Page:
Well, this day I was sore and a bit tired and, frankly, PMSing.  So I just did it wrong.  I didn’t bother with the twist of belly towards knee.  I flopped rather curmudgeonly forward, surrendering to a somewhat cranky mindspace of “fuck alignment.  Fuck doing it right.  Let the structure slip into the mud.  Let  me just veer off the path like a kid following a bug in the woods. I’m just going to do what comes which seems to be this odd halfway version of the fucking fold.  Fuck.”  I suppose it was a day to have a confrontation with my inner judge, huh?  I had to basically tell it to shut up, perhaps because there was no family member around to perimenopausally tell to shut up.  Have you been there?  No?  Ahh, well have you ever had a two year old (or perhaps a 14 year old, lol) follow you from room to room just so they can once again fold their arms and turn their back on you and go “harrumph.”  Yeah.  Like that.  I followed my inner teacher all around the house of that pose turning my back in each room.

Yeah so after having that (mostly sub-awareness) conversation with myself, I oozed down into that half posture.  One leg bent and the the other stretched out, but instead of folding toward the extending leg, just chucking away the twist and leaning forward.  Then ten minutes passed while each breath took me further and further from the “correct” alignment.  I just did it wrong.  So wrong.  Slowly my torso shifted from between the extended legs to over the bent knee.  The extended leg got a good tractioning.  Got a real good tractioning.  Got a – what? This was surprising - healing tractioning!  Felt really really really good!!!  Felt. Healing.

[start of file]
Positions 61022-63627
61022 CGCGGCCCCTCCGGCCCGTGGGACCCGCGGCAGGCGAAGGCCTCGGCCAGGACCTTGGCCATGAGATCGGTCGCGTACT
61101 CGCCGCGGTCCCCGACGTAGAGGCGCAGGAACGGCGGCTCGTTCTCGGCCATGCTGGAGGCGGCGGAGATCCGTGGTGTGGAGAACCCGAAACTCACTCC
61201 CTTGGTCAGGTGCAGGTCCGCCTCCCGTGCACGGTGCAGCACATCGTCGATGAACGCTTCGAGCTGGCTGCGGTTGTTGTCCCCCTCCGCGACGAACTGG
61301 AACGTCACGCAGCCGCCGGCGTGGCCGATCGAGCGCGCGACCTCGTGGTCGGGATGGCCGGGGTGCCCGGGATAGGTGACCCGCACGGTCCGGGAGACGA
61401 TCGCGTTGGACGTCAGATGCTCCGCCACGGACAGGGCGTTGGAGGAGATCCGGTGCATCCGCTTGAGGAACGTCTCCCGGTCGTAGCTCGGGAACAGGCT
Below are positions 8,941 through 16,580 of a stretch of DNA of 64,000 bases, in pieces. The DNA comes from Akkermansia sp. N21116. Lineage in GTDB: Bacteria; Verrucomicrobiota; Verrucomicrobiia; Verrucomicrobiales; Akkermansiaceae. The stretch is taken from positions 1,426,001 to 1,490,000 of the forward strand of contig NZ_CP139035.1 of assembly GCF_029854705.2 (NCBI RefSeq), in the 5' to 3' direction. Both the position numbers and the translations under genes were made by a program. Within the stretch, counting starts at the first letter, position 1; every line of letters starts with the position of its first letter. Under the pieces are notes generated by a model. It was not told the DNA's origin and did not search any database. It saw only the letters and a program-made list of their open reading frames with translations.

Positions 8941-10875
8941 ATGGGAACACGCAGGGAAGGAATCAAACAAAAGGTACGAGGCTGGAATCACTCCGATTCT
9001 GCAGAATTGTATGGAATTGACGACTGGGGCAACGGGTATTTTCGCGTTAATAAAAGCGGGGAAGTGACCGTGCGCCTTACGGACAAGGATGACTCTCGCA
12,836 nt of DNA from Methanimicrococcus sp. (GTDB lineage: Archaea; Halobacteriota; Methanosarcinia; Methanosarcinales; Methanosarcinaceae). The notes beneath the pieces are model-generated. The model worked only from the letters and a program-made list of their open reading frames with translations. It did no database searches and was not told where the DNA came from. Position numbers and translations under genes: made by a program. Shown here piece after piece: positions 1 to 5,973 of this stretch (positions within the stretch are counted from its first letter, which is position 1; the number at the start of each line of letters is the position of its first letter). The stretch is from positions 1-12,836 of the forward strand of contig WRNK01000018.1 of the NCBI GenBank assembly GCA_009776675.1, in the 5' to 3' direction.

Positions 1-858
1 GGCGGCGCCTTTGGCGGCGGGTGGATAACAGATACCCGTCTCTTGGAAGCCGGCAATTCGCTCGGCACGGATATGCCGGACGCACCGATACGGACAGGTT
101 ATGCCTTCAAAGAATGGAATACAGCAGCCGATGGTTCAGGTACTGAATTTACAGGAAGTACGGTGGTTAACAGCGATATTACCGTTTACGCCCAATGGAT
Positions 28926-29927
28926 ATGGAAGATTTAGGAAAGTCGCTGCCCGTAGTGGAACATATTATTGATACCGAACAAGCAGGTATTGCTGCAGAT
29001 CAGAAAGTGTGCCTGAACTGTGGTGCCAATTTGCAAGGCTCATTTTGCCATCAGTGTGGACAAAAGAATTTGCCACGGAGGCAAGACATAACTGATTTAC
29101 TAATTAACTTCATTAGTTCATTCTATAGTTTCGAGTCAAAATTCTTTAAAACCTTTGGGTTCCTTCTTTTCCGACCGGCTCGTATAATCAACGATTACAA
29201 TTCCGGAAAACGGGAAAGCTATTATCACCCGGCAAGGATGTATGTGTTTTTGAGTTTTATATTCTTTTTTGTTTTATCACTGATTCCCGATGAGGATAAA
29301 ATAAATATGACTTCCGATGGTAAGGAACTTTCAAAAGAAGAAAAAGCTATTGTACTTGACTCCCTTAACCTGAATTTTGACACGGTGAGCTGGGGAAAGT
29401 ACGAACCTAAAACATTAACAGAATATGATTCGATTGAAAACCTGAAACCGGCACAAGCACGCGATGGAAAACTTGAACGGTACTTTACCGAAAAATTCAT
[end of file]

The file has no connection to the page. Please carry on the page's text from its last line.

It was healing to do it wrong.  It was healing to let go the judge for one brief respite.  It was new.  There was some moderate friction, some mental heat,  as I shoved the judge over in its seat a few times.  It felt. It felt.  New.

I did it wrong and it was right.  I am more aware now of the power of the judge.  It is the octopus on my face covering eyes, ears and nose with its tentacles so familiar I hardly perceive they are there as I say, “judge?  What judge? I’m just trying to do it right.”

Doing it wrong.  Letting go of the inner judge.  Unlearning.  Testing the learning.  Direct personal experience.  Unlearning to learn.  Becoming deeply aware of prior learning to see what has become so deeply ingrained that it is not in conscious awareness.  This.  Bringing into conscious awareness that which had been unnoticed.  Noticing.  Appreciating.  Refining.  Relearning.  A lifetime of learning.  Ommmmmmmm.

P Lebau,
Jun 2, 2015, 4:40 AM